Saturday, June 25, 2022
Paul B. Miller recently published an article entitled, Freedom of Testamentary Disposition, Oxford University Press, Philosophical Foundations of the Law of Trusts, Forthcoming. Provided below is an abstract of the Article:
American law is notoriously solicitous of property owners’ testamentary freedom. Interpretive theorists cannot but acknowledge its centrality to enabling law. Yet freedom of testamentary disposition has attracted criticism on normative grounds for centuries. Indeed, it is widely viewed as one of the most tenuous of incidents of private ownership.
This chapter examines leading arguments offered in defense of wide testamentary freedom of the sort found in American trust law. Viewed, as it has been, within conventional frames of the morality of property – its central preoccupations with autonomy, need, scarcity, and equality – testamentary freedom is widely considered morally suspect. And, indeed, as I explain, arguments from property conventions, autonomy, social utility, and obligations of provision each fail to show that laws enabling wide testamentary freedom are morally defensible.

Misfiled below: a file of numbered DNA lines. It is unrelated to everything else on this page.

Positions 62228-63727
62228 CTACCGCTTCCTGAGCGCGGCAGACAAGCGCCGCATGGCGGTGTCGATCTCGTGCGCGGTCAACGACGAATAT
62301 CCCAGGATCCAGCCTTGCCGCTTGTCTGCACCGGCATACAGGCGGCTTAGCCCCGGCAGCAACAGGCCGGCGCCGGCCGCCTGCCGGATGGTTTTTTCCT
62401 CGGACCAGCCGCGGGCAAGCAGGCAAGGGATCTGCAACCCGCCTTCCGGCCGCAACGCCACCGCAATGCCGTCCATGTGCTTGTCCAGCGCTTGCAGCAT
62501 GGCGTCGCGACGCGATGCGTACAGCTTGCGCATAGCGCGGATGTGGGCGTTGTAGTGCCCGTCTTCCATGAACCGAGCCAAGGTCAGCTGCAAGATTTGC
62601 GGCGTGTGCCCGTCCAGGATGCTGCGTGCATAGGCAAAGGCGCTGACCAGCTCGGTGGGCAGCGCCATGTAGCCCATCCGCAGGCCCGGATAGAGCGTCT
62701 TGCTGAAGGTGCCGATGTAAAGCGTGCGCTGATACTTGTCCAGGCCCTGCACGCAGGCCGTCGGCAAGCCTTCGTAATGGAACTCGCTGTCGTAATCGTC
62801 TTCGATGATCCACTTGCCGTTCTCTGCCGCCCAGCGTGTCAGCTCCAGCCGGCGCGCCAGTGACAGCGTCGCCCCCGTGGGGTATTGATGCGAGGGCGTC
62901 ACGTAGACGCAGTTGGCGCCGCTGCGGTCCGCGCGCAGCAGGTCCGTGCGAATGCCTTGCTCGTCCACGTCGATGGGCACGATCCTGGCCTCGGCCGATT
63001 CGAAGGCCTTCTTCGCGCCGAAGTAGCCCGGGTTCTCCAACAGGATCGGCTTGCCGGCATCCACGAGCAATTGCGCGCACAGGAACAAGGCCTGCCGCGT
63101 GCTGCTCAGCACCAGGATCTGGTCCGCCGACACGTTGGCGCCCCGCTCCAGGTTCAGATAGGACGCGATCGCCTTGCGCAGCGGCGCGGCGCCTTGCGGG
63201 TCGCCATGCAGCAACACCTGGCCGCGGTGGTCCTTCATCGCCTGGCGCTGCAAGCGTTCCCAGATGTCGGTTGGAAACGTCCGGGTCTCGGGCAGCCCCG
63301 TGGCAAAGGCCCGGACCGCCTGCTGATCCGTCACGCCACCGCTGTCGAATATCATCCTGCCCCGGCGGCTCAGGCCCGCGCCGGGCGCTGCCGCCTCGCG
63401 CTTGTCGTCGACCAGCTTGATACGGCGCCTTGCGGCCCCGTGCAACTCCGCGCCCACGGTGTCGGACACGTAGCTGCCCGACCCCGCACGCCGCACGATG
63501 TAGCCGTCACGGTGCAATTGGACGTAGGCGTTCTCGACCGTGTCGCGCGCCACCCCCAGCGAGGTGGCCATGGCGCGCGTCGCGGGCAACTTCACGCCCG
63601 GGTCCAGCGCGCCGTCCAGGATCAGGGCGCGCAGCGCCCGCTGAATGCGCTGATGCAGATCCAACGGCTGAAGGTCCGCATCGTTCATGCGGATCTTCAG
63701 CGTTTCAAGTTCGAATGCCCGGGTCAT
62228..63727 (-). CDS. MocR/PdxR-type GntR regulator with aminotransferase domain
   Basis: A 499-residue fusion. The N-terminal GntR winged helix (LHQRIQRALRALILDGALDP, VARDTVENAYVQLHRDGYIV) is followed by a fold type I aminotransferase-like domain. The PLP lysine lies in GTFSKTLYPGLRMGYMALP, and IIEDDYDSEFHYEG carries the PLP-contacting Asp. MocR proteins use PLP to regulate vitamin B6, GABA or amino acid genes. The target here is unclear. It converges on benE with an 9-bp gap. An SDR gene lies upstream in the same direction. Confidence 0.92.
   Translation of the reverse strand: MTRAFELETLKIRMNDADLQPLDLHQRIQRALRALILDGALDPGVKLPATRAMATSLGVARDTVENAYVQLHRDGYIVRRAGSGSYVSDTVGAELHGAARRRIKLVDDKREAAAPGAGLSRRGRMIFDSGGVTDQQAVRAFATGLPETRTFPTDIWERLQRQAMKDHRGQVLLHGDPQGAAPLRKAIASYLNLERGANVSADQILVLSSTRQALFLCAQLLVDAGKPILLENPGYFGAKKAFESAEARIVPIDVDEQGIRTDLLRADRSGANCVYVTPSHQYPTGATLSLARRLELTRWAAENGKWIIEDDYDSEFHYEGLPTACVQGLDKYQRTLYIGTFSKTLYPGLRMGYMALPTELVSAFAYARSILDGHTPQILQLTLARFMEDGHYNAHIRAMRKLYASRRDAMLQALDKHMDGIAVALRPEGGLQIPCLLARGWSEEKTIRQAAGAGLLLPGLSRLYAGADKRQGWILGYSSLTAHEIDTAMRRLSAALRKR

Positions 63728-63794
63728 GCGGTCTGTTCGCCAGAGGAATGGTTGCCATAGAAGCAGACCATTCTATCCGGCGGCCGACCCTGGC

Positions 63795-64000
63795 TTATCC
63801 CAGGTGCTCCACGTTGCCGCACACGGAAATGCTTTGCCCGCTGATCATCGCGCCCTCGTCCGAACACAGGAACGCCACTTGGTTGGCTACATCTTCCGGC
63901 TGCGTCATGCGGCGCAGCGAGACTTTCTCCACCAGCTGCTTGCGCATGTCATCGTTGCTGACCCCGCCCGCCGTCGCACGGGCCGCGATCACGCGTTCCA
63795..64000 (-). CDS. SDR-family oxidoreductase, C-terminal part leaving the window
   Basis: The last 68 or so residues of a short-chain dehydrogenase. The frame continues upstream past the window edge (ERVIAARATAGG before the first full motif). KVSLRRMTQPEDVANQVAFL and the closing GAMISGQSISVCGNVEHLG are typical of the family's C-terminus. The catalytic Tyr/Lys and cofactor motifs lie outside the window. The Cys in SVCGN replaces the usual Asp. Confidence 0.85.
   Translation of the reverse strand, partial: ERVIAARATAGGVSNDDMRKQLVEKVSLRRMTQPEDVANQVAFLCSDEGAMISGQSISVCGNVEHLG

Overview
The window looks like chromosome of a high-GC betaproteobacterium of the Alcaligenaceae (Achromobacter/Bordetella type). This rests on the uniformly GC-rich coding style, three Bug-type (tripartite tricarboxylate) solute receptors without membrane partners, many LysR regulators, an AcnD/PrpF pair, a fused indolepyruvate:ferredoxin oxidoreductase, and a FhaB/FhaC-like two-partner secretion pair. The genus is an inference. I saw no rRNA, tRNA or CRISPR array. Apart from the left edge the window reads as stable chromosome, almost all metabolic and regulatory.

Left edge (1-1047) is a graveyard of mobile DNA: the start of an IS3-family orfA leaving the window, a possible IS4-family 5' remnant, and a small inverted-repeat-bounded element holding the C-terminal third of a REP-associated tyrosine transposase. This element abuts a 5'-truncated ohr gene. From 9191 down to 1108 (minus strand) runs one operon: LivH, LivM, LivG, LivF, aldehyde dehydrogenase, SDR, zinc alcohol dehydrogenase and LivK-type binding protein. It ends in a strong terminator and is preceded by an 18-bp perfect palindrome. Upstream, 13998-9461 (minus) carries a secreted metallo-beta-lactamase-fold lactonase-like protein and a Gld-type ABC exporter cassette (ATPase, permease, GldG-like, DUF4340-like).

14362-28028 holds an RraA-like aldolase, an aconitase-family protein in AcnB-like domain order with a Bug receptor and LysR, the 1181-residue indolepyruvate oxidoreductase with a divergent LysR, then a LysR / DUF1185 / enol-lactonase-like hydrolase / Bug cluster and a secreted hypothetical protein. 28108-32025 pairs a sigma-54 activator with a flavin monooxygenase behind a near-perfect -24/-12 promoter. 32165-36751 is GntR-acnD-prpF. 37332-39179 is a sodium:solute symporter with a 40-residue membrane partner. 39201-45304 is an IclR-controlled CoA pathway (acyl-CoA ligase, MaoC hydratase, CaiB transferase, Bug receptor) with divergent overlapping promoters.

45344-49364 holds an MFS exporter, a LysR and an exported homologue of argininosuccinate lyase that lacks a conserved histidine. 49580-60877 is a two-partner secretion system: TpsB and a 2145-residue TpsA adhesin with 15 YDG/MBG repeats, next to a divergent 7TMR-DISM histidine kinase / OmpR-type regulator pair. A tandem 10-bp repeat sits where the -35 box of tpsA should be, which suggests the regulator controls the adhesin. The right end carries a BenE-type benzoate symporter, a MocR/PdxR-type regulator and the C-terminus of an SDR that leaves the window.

In the chapter I suggest that testamentary freedom can be defended more robustly on the footing of the morality of gift relationships, with particular attention to the value of testamentary benefaction in enabling the expression of moral motivation, the practice of virtue, and realization of goods essential to the flourishing of a testator’s intended beneficiaries. An advantage of this approach is that it recognizes moral complexity, allowing one to appreciate the value of dispositions that track the focal moral and legal sense of benefactions as gifts, while at the same time pinpointing ways in which some dispositions prove morally defective as gifts despite their legal validity (e.g., spiteful or malicious disinheritance, wasteful or harmful inheritance) and accommodating side constraints responsive to concerns surfaced within the morality of property (e.g., regarding the interests of future generations, and the impact of inheritance on distributive justice).
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